Sunday, February 09, 2014

When is Enough Enough?

You just won a free vacation to the place of your dreams.  Where do you want to go?  A grand tour of Europe?  A week in Paris?  Around the world in 40 days?  A month at the beach?  It's your dream; you get to pick the spot.  Now, you don't get to go on this vacation immediately, but one day you will get to go, I promise.  You may get a bunch of notice that the date is upcoming,or I may just call you and tell you to show up at the airport, it just depends, and no I can't tell you which will happen with you.  Interested?  Want to leave a comment to win this free vacation? (sorry, this is all hypothetical, this blogger does not have the sponsors to put together such a giveaway)  

As Christians we believe that one day we will get a free trip to the ultimate dream destination, heaven.  Some of us will have quite a bit of notice that our trip is upcoming; others will find their tickets emailed to them the day they are leaving.  Of course there are two catches:  We've never gotten any tourist guides to heaven so we are relying on less than clear pictures and assurances that we will love it and once we get on that plane, we can never return.  Because of that, despite the fact that we say we are looking forward to the trip, most of us do a lot to postpone it.  

My Dad has reached a point in life where he is considering his trip.  He has congestive heart failure and bladder cancer.  He is 85 years old.  Put those factors together and let's just say that life insurance would be very hard to get and expensive.  He is considering whether he wants to discontinue medical care.  For those who aren't Catholic, the Catholic Church's stand on end-of-life care is:
2278. Discontinuing medical procedures that are burdensome, dangerous, extraordinary, or disproportionate to the expected outcome can be legitimate; it is the refusal of "over-zealous" treatment. Here one does not will to cause death; one's inability to impede it is merely accepted. The decisions should be made by the patient if he is competent and able or, if not, by those legally entitled to act for the patient, whose reasonable will and legitimate interests must always be respected.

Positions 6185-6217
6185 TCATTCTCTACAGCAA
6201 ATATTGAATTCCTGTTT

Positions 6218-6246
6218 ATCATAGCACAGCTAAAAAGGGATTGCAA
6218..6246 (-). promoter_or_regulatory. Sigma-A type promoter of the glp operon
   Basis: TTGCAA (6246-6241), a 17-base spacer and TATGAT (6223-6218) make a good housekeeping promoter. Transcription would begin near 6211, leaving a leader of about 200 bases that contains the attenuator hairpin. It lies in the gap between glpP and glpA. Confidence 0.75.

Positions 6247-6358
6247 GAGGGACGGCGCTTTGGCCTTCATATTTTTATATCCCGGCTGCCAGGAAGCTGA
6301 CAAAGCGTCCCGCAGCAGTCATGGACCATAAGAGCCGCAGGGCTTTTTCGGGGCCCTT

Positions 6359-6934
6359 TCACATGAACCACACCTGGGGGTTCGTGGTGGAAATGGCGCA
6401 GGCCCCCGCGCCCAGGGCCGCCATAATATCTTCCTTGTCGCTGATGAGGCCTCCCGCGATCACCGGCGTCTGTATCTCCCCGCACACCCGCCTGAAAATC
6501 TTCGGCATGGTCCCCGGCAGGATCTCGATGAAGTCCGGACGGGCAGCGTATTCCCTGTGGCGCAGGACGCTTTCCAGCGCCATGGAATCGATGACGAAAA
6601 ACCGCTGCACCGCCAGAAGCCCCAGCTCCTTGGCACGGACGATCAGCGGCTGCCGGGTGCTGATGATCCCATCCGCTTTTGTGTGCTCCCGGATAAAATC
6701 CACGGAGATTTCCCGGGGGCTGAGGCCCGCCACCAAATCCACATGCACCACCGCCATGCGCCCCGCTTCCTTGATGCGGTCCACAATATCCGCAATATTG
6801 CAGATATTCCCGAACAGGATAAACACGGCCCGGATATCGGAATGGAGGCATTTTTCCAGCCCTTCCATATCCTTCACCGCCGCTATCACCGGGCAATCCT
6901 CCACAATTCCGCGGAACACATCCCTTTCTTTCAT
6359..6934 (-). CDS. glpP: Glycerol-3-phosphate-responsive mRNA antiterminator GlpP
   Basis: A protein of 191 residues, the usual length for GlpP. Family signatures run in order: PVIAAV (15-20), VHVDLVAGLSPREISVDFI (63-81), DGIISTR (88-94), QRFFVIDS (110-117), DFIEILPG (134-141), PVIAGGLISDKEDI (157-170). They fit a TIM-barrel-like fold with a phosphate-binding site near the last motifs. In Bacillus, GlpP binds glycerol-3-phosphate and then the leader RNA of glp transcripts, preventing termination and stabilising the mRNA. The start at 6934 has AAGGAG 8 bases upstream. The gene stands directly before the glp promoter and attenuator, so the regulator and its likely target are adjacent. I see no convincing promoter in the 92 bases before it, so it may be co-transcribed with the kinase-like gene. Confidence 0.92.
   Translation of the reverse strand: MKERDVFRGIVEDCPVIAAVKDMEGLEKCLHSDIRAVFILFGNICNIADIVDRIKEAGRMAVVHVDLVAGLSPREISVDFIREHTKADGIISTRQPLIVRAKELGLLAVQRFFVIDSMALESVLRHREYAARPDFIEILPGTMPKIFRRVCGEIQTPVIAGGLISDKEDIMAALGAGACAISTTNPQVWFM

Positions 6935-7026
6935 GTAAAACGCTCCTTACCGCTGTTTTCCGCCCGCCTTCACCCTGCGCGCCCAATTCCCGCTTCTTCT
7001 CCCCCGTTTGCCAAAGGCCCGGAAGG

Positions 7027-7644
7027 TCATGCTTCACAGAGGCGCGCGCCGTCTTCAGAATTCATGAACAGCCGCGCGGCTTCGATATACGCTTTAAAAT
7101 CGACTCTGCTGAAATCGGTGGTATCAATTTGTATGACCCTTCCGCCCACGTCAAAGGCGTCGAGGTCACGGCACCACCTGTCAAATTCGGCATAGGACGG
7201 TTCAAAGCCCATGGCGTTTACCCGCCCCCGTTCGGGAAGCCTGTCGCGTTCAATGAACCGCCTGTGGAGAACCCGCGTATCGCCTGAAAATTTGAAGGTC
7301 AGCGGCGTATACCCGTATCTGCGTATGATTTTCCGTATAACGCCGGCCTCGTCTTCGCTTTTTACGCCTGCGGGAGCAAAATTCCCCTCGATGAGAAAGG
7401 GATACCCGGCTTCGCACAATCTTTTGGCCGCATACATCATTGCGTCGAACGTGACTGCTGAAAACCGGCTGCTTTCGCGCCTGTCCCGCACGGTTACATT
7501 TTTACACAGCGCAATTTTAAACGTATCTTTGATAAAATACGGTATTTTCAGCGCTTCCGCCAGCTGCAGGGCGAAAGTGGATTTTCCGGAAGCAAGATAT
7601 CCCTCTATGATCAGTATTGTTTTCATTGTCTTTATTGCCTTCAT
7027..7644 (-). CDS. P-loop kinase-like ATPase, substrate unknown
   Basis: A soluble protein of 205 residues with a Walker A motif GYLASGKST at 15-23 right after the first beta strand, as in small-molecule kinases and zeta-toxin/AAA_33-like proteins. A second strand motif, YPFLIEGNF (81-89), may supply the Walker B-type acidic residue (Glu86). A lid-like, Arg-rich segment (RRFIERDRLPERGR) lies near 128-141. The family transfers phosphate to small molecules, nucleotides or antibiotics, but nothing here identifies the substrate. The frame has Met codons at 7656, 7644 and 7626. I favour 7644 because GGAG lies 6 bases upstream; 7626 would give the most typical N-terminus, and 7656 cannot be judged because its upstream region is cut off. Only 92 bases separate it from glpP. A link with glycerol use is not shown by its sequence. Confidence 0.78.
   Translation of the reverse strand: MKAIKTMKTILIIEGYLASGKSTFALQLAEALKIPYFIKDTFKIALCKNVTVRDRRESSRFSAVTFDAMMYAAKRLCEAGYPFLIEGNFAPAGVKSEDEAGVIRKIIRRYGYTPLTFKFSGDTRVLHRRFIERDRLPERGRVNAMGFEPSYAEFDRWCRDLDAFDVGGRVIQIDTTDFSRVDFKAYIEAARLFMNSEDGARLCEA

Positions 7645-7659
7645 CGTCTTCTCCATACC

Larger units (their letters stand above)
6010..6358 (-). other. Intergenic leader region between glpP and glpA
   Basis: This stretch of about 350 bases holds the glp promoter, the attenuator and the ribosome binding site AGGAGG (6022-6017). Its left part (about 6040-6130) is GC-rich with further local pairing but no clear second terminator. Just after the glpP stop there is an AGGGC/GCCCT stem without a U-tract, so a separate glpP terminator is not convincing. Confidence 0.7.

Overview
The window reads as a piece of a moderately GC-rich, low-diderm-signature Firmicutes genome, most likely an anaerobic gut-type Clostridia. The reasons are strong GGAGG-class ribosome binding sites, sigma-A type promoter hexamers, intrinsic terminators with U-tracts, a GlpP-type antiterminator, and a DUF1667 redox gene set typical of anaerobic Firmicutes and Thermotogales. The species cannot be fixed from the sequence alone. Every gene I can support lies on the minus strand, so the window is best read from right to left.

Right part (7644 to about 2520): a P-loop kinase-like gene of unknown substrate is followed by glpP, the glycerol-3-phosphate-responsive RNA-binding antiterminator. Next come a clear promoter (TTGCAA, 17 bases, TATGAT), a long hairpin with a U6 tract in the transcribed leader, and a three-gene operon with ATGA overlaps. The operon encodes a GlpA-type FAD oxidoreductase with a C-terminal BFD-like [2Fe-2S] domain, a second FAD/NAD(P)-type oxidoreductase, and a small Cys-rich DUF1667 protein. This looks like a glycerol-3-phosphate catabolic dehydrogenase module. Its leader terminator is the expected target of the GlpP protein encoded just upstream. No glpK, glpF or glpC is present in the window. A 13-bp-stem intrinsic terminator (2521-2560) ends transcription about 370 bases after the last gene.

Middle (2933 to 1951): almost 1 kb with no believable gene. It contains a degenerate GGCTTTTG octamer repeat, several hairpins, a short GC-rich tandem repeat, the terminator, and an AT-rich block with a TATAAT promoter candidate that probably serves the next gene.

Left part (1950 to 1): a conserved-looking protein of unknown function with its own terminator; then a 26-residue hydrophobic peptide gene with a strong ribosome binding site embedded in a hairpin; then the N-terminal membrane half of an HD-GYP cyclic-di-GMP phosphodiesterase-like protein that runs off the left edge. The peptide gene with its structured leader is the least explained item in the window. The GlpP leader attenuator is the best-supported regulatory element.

He has been in the hospital for a week.  He had a short bout of kidney failure but it seems to have resolved.  They found a medication which has gotten most of the excess fluid off of him, and will send him home on it.  He is being kept alive by a slew of medicines which reduce his fluid load and stimulate his heart.  He is thinking of stopping them, but wants to talk to his pastor first, and his pastor is on vacation.  Maybe if he gets feeling better now that the fluid is reduced, he'll change is mind.  I don't know.  I know the time to say goodbye to him is getting close.  Actually, a year ago in October I started going over there on Saturdays to take him to Mass and I didn't think it was going to be a long-term thing then.

When is enough enough?  For myself I hope he continues to fight; however, I can tell he is getting tired of it all.  His knees hurt.  He has no energy.  He doesn't sleep well.  His mind isn't what it once was.  Is it getting to be that time?


  1. I am glad he is coherent enough to make the decision himself. Praying for you and your family as you all make this journey.

  2. I'm so sorry to hear that. It's never easy letting go, that's what I learned from my grandmother. She *said* for years that she wanted to die, but she did everything in her power to prevent it. I'll keep you and your family in prayers.

  3. This is something only the person who is experiencing it knows, this time to let go and let God, so to speak. Your Father will decide, with that small still voice inside of him as council, though he may talk to you about it. I'm sorry that this time is getting so close for you and for him. It's really no longer a hypothetical question. {{Hugs}}

  4. Hugs and prayers.


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